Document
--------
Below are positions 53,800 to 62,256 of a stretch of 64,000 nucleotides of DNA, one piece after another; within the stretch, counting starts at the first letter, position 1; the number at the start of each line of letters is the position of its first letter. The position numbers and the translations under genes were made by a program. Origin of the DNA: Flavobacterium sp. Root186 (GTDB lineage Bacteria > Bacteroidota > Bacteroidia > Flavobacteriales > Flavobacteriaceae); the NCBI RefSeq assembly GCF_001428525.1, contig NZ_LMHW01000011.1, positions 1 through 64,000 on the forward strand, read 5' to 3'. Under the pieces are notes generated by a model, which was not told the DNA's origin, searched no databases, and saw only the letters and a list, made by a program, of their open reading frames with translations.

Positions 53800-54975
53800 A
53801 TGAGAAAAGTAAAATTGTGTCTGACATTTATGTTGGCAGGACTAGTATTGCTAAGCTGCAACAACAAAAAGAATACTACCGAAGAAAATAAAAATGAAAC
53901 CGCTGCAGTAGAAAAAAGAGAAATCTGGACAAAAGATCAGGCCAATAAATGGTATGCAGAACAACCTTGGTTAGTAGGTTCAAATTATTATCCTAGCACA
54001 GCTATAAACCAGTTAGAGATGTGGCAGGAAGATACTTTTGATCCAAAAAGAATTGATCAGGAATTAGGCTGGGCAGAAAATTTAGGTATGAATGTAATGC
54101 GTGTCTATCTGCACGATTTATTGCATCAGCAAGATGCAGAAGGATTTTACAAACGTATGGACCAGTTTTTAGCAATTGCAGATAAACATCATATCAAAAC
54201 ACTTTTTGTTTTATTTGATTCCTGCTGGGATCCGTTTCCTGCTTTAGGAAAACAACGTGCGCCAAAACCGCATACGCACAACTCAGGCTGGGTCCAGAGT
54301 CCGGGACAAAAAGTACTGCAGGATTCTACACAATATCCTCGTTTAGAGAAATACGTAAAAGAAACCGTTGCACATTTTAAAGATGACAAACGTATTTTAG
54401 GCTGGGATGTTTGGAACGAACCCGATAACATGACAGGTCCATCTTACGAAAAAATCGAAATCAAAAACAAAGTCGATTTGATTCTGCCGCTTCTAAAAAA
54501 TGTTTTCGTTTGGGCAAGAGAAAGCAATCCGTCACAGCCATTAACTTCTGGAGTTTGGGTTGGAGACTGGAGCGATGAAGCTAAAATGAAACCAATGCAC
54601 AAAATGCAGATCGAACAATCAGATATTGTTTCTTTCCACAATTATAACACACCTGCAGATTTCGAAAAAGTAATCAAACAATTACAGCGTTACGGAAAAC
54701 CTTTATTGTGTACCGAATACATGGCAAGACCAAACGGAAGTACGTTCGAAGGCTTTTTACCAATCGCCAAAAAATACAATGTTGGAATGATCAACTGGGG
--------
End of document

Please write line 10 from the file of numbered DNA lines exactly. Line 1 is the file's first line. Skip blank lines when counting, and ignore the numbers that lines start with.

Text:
54401 GCTGGGATGTTTGGAACGAACCCGATAACATGACAGGTCCATCTTACGAAAAAATCGAAATCAAAAACAAAGTCGATTTGATTCTGCCGCTTCTAAAAAA